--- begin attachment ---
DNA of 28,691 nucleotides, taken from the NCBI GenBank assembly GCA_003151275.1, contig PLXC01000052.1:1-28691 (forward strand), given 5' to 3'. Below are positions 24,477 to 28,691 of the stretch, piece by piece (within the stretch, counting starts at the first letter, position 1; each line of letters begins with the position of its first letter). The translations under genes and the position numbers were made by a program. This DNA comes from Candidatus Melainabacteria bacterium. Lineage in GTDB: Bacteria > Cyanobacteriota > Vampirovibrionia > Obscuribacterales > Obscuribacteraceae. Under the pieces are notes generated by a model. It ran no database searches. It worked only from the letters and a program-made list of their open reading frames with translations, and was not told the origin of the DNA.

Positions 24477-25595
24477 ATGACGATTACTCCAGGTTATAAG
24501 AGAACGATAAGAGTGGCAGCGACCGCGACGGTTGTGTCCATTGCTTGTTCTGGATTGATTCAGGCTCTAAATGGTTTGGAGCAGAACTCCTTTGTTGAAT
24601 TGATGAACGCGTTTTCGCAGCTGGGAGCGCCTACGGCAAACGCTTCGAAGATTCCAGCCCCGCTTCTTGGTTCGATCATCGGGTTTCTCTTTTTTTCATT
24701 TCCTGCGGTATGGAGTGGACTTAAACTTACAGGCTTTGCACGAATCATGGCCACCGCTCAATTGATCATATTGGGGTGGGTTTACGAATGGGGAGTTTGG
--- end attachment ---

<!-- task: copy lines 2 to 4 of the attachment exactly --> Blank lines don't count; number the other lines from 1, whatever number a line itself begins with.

Positions 24477-25595
24477 ATGACGATTACTCCAGGTTATAAG
24501 AGAACGATAAGAGTGGCAGCGACCGCGACGGTTGTGTCCATTGCTTGTTCTGGATTGATTCAGGCTCTAAATGGTTTGGAGCAGAACTCCTTTGTTGAAT